Monday, September 28, 2020



Right. I've been back to the broken links issue and have noticed that, when you click on a link to a "search term" you get a blank Pubmed page. However in the URL of this broken link there is a complex set of gobbledygook but very close to the start is the PMID that the search term has previously pointed to. So in the post

the link to the paper by Wolever is broken. 

The URL above the blank Pubmed page from the link is this:

and 10889799 is the PMID. Pasting this in to the search box gets you to the paper originally linked to so

now gives access to the abstract as:

Dietary carbohydrates and insulin action in humans

After that it's a Sci-hub job.




Over the years I have slowly learned how not to blog.

For one thing, never use hyperlinks embedded as "here" or "these people".

Always cite the paper title, then anyone can copy paste this in to Duckduck or Pubmed and they can then side step the broken link when it goes down, as it will.

In the very early days I used the Pubmed search result URL as the hyperlink. This appears to have been fine for the last 15 years or so but recently Pubmed updated and all of those links have been lost. If a hyperlink from a simple word like "here" used to go to a search result URL it will be down and even I cannot always relocate the original paper.

Sometimes even if I know exactly which paper it was it's not always possible to find on on my sprawling hard drive.

You learn these things as you go along. Damn.



Dave Lull said...

I sometimes have luck searching for a defunct URL in the Internet Archive’s Wayback Machine and turning up a “snapshot” of the page it used to lead to:

vanwash said...

Excellent advice. What's that saying? Too soon we get old, too late we get smart...

Unknown said...

Hi Peter, I found the article about mice, and I thought of you! What do you think of this one, surely there has to be a different explanation for inflammation response: Saturated Fatty Acids Produce an Inflammatory Response Predominantly through the Activation of TLR4 Signaling in Hypothalamus:Implications for the Pathogenesis of Obesity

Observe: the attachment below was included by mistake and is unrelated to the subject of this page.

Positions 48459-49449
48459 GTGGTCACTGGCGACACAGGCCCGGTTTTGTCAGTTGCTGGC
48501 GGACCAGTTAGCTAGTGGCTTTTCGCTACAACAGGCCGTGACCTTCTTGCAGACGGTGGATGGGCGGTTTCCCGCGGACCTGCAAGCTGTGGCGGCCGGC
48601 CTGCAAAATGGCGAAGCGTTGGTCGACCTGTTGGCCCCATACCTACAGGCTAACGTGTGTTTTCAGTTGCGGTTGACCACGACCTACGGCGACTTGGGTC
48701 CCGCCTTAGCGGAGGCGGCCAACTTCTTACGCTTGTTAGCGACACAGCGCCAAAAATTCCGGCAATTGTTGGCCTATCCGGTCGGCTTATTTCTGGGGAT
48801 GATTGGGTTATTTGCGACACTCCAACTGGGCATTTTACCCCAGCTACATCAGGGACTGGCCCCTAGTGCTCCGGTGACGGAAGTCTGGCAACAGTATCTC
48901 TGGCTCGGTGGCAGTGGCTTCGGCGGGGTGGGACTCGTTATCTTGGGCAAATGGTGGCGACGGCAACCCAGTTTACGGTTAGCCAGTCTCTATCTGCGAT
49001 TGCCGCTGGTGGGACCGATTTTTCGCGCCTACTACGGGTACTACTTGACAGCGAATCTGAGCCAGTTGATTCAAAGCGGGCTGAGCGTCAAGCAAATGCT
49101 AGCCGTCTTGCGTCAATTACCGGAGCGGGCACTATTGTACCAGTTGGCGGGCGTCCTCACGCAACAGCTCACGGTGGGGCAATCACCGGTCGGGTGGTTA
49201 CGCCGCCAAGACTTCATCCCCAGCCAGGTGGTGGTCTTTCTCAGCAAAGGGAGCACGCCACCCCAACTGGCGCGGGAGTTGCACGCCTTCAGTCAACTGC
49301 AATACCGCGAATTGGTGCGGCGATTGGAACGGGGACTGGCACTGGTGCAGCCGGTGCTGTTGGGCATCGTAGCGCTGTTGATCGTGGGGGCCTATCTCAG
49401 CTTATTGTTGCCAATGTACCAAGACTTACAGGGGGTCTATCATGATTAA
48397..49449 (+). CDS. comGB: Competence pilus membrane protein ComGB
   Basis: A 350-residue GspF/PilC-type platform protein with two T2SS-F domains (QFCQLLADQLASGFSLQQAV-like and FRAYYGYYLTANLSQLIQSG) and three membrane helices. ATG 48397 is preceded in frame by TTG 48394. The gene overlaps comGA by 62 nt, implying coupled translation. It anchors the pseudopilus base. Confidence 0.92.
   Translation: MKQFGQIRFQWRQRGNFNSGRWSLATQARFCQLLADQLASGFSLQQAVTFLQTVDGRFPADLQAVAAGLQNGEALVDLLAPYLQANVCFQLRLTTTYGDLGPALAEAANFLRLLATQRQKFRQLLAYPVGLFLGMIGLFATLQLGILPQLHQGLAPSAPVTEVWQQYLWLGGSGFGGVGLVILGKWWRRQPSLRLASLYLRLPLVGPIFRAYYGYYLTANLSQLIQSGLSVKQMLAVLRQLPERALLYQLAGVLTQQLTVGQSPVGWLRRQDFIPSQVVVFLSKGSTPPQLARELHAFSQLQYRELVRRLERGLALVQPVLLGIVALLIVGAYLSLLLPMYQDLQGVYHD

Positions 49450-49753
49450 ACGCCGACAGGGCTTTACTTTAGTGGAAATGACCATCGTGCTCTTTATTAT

Mice and rats were fed either a standard rodent chow (CD) containing 4.0% (wt/wt) (g%) fat, a high-fat chow (HF) containing 36.0 g% fat from animal source, or an unsaturated fat-rich chow [oleic acid-rich (OL)] containing 36.0 g% fat from olive oil.

When pure saturated and unsaturated fatty acids were tested separately, there was a clear difference with greatest inflammatory effect produced by long-chain saturated fatty acids. Although some previous studies have evaluated the abilities of fatty acids to induce cytokine expression, this is the first time the phenomenon has been shown in the hypothalamus
But this is good, right? - Although food intake and body mass gain is the same, independently of the diet composition, the anorexigenic response to leptin is preserved in OL (olive oil) rats while completely blunted in HF rats.

Peter said...

Dave, there are too many to systematically fix...

vanwash, yes.

Hi Iryna

I think we might suggest that Velloso is extremely enthusiastic about Photoshop but has been appallingly bad at hiding this over the years. The paper you've found hasn't been retracted yet, give it time. Sometimes people are just, well... These are illustrative:

Mostly I assume all data are genuine and your job is merely to interpret it correctly. Occasionally you get misled. I'm loathe to waste time on this lab.


Wout Mertens said...

Hi Peter,

Can you show some examples of broken links? I want to see if I can find some way to automate fixing them.

I went back to 2012 but couldn't find broken links, perhaps PubMed fixed it? For example, works and redirects to

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